Section 30.00024 of the government code states that an appellate court may dispose of appeals over which it has jurisdiction in four ways: “(1) affirm the judgment of the municipal court of record; (2) reverse and remand for a new trial; (3) reverse and dismiss the case; or (4) reform and correct the judgment.” Tex. Gov't Code Ann. § 30.00024(a). Additionally, any court may dismiss a case for lack of jurisdiction over the controversy. See Reger v. State, 222 S .W.3d 510, 512–13 (Tex.App.-Fort Worth 2007, pet. ref'd) (citing Olivo v. State, 918 S.W.2d 519, 523 (Tex.Crim.App.1996)).

Here, Respondent dismissed Mizer's appeal and remanded the case to the municipal court for execution of the sentence because Mizer had failed to file a brief within the time provided in section 30.00021(b) of the government code. Because Respondent's action is not among those permitted by government code section 30.00024, see Tex. Gov't Code Ann. § 30.00024(a), we must determine whether its dismissal for lack of jurisdiction was proper, see Reger, 222 S.W.3d at 512–13.

The City cites government code section 30.00021(b) for the proposition that an appellant must timely file a brief before a county court may hear his appeal. Indeed, section 30.00021(b) states that “[t]he appellant must file the brief with the appellate court clerk not later than the 15th day after the date on which the clerk's record and reporter's record are filed with that clerk.” Tex. Gov't Code Ann. § 30.00021(b).

Although the Code Construction Act states that “ ‘must’ creates or recognizes a condition precedent,” id. § 311.016(3) (West 2013), we consider “the plain meaning of the words used, as well as the entire act, its nature and object, and the consequences that would follow from each construction” when determining whether a statute is mandatory or directory. Helena Chem. Co. v. Wilkins, 47 S.W.3d 486, 494 (Tex.2001).

Here, the legislature authorized cities to create municipal courts of record and permitted appellate review by county courts to speed the disposition of cases and to avoid the “wasteful duplication of effort” caused by the de novo system of review applied to most appeals to county courts. See House Comm. on Judicial Affairs, Bill Analysis, Tex. H.B. 1879, 70th Leg., R.S. (1987). Neither section 30.00021(b) nor the statute's purpose indicates that the legislature intended the briefing requirement to be a mandatory requirement. Compare Nicholson v. Shinn, No. 01–07–00973–CV, 2009 WL 3152111, at *4 (Tex.App.-Houston [1st Dist.] Oct. 1, 2009, no pet.) (mem.op.) (holding that sections 74.051 and 74.052 of the civil practices and remedies code are mandatory because the sections further the purpose of the Medical Liability and Improvement Act), with Charlton v. State, 334 S.W.3d 5, 11 (Tex.App.-Dallas 2008, no pet.) (holding that the three-day period provided under family code section 233.0024 for a trial court to sign an agreed child support review order is not mandatory because to so hold would contradict the statute's purpose).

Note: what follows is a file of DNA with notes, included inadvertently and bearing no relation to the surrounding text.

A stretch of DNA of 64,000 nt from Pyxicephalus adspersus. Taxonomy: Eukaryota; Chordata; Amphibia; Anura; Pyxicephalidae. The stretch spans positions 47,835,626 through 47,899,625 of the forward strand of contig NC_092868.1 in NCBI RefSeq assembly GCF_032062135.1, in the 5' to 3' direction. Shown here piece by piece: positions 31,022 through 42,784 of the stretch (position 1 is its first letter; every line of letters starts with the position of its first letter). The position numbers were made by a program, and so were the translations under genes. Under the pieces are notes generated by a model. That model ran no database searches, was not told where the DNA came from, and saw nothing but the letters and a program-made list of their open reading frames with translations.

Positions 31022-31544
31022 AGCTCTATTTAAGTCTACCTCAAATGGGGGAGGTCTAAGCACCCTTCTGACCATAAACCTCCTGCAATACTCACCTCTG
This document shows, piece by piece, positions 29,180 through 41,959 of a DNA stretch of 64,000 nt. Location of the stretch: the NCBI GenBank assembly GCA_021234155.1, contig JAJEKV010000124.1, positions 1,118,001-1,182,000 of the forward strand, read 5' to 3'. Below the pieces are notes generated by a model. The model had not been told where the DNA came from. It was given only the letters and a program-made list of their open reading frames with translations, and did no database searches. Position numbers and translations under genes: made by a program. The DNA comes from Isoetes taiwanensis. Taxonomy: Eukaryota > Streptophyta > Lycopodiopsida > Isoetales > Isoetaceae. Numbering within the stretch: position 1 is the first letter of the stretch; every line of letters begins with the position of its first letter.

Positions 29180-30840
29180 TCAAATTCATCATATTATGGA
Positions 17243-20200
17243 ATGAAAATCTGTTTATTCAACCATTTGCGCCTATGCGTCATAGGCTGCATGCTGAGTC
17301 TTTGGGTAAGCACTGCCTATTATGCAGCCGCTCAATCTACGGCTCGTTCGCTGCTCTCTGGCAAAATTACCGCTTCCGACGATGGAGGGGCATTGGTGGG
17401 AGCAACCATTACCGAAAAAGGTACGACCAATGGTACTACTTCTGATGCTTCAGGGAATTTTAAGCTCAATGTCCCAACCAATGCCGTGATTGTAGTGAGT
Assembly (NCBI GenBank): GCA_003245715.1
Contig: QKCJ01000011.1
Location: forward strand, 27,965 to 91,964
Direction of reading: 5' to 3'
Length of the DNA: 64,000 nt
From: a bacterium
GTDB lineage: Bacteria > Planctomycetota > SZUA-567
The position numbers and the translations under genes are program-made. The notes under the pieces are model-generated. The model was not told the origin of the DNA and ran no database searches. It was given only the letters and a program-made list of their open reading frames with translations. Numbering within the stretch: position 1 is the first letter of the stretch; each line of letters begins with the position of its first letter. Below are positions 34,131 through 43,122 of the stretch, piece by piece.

Even a mandatory statute is not necessarily jurisdictional, City of DeSoto v. White, 288 S.W.3d 389, 395 (Tex.2009), and we consider “the presence or absence of specific consequences for noncompliance” when determining whether a statute is jurisdictional. Wilkins, 47 S.W.3d at 495. And a statute specifying “that an act be performed within a certain time without any words restraining the act's performance after that time ․ is usually directory.” Id. Here, section 30.00021(b) provides no consequences for noncompliance. See Tex. Gov't Code Ann. § 30.00021(b).

Finally, we consider the “consequences that result from each possible interpretation.” Wilkins, 47 S.W.3d at 495. Interpreting section 30.00021(b) as a jurisdictional requirement is contrary to this state's policy against appellate courts' denying jurisdiction to hear criminal appeals without an appellant's brief. See Tex.R.App. P. 38.8(b)(1); see also Tex.Code Crim. Proc. Ann. art. 44.33(b); Carter v. State, 656 S.W.2d 468, 469 (Tex.Crim.App.1983) (noting that an appellant invokes the appellate court's jurisdiction by filing a notice of appeal, not by filing a brief); Easley v. State, No. 03–08–00098–CR, 2008 WL 900960, at *1 (Tex.App.-Austin Apr. 2, 2008, no pet.) (mem. op., not designated for publication) (noting that the county court considered the appeal and affirmed the conviction despite the appellant's failure to file a brief).

Thus, government code section 30.00021(b) is neither mandatory nor jurisdictional, and Respondent clearly abused its discretion by dismissing Mizer's appeal on this ground. See Olshan Found. Repair Co., 328 S.W.3d at 888.

Finally, as we held in our dismissal of Mizer's appeal in this case, we have no jurisdiction to hear Mizer's appeal until Respondent affirms the conviction or addresses the merits of Mizer's constitutional question. See Mizer, 2013 WL 709274, at *1. Thus, Mizer has no adequate remedy by appeal. See In re Van Waters & Rogers, Inc., 145 S.W.3d 203, 210–11 (Tex.2004) (orig.proceeding).

IV. Conclusion

Having held that Respondent clearly abused its discretion by dismissing Mizer's appeal and that Mizer has no adequate remedy by appeal, we conditionally grant his petition for writ of mandamus in part and order Respondent to set aside its October 26, 2012 order dismissing his appeal and to enter a scheduling order granting Mizer fifteen days to file a brief. All other relief requested is denied. A writ of mandamus will issue only in the event that Respondent fails to comply with our instructions within thirty days of the date of this opinion.

BOB McCOY, Justice.